The divorce rate for couples representing younger generations across the U.S. has steadily decreased. According to a study conducted by the Pew Research Center, the median age in 2016 for a first marriage was 29.5 for men and 27.4 for women. 

Millennials have a reputation for delaying marriage until later in life, such as until after serving in the military or completing college. Their reluctance to tie the knot earlier may contribute to fewer marriages leading to dissatisfying relationships and a subsequent divorce. 

Fewer divorces in the military 

As noted by Army University Press, millennials comprised more than 80% of the U.S. Army in 2017. For marriages involving members of our armed forces, the high percentage of millennials in active service may play a role in the military divorce rate showing a slight but continual decline. 

As reported by Military.com, 2.7% of the married active troops at the start of 2018 went through a divorce during that year. While this presented only a 1% decline from the prior year’s divorce rate of active troops, it nonetheless remains part of a continuing downward trend. 

Higher divorce rate for female service members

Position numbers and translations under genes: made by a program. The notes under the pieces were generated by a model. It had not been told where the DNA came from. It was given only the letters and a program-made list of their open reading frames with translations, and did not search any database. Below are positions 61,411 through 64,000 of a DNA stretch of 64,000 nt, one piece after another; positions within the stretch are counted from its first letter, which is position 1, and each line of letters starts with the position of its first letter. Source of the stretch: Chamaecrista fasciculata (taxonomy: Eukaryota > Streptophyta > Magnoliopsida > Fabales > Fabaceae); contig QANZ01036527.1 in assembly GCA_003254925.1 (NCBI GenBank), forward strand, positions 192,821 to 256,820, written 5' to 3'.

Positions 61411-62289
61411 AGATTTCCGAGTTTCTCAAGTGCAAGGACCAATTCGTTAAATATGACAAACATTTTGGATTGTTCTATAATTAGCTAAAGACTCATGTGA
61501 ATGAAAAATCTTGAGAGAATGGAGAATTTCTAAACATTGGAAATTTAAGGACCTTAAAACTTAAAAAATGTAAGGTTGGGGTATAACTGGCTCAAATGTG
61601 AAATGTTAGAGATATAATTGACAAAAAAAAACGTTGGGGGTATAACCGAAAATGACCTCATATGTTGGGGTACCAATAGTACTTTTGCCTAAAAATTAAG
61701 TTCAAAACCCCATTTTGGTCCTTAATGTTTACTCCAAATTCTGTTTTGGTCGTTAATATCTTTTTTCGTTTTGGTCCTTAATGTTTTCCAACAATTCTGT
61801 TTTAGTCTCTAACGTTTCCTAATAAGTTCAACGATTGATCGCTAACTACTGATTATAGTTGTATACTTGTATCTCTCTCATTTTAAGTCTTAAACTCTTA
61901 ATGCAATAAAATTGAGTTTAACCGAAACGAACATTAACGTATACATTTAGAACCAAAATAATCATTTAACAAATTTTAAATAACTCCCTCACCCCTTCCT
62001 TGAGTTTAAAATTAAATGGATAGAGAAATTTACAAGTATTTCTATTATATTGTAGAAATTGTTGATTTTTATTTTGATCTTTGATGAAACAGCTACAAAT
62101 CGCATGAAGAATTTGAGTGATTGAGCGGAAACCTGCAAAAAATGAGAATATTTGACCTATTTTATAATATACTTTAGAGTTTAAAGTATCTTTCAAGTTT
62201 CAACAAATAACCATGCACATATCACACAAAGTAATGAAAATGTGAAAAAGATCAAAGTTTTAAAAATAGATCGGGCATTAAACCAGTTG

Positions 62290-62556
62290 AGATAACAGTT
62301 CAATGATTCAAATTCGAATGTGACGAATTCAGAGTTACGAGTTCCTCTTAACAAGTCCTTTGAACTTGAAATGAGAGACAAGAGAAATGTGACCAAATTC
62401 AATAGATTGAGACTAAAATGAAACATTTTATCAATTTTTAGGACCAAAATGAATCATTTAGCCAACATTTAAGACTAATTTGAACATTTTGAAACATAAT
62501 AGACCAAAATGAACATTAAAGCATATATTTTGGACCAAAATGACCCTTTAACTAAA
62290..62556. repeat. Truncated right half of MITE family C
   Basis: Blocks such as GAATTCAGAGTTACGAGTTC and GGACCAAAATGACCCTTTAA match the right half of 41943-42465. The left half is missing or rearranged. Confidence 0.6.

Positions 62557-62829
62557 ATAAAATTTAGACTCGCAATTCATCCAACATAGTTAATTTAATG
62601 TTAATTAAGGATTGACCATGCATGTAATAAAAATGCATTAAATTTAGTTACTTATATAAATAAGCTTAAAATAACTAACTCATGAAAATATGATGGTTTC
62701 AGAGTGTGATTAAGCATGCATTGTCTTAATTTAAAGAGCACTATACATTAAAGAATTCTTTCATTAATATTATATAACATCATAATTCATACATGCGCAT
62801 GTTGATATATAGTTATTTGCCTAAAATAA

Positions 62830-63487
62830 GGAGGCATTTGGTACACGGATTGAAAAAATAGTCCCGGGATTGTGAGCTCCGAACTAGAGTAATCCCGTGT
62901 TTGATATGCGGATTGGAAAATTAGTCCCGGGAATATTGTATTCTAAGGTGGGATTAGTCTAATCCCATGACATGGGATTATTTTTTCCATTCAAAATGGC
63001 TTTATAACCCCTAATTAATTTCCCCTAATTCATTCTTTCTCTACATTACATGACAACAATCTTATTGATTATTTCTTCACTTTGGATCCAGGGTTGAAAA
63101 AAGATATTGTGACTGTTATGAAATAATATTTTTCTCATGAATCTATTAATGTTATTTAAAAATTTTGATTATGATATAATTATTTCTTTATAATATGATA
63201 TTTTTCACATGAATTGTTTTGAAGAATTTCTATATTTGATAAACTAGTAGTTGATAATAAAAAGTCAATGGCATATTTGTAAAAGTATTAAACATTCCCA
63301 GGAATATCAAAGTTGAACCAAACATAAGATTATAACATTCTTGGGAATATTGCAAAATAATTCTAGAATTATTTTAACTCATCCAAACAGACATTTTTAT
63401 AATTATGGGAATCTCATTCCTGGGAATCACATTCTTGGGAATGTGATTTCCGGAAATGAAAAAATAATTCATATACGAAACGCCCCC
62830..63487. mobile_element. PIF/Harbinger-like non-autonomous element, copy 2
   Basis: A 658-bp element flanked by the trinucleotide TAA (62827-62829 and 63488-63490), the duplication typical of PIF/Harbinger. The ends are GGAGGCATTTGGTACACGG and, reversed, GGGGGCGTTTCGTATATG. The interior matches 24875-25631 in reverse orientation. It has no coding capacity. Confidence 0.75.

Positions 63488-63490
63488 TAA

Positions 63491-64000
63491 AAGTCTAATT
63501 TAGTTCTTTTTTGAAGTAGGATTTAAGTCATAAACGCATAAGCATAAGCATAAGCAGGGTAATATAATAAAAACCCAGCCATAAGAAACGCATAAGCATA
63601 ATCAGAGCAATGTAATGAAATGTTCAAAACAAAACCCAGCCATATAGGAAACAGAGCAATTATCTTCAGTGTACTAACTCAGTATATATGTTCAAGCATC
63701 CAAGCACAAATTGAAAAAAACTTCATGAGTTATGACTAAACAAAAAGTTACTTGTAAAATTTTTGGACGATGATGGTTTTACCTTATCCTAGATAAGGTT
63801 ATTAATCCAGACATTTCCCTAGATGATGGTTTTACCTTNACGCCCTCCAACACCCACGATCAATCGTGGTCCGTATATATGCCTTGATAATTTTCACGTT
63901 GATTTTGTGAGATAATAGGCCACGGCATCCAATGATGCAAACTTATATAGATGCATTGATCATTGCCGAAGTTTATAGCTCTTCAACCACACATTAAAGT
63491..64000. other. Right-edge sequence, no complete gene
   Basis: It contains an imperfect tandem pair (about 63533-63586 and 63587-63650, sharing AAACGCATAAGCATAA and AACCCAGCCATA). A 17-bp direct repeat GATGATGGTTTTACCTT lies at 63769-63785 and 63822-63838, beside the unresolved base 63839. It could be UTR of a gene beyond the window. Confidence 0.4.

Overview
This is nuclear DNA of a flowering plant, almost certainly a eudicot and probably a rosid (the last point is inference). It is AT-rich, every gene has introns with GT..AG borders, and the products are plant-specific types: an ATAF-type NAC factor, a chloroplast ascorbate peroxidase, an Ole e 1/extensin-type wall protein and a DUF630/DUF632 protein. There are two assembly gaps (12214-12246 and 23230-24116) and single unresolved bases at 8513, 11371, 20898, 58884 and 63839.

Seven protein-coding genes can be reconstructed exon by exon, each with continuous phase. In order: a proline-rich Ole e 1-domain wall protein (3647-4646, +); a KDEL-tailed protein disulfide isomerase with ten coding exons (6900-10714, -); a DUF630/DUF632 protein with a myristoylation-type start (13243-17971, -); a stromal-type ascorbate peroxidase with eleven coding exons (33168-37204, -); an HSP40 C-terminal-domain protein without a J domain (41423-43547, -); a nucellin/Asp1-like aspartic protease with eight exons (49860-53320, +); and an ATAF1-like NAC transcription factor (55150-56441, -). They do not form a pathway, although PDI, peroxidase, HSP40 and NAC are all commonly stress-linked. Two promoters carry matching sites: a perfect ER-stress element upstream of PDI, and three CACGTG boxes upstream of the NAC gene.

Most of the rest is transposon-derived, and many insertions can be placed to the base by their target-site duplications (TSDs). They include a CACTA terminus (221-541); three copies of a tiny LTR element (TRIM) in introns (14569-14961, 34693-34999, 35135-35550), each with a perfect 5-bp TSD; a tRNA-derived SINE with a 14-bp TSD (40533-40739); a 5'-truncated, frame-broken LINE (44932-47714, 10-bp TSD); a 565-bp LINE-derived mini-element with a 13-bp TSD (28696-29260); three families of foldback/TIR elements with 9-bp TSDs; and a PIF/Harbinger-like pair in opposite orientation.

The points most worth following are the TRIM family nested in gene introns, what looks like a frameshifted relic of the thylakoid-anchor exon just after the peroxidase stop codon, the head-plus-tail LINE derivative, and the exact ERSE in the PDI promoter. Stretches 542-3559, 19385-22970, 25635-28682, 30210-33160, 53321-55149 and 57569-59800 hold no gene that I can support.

Data reveals that gender may play a role in military divorce rates. More than twice as many marriages of female service-member ended in 2018 compared to those of males. This reflects the historical precedent when comparing male and female service-member marriages. 

Divorced spouses and military benefits 

While becoming less common, divorce is still a reality many servicemen and women face. Factors that contribute to a military divorce may include extreme stress and economic circumstances. When financial difficulties get in the way of a relationship, some couples may turn to divorce as a solution. 

Under certain circumstances, a non-military ex-spouse may be eligible for a service member’s benefits, such as medical care. The situation may become more complex when the couple has been residing in military family housing.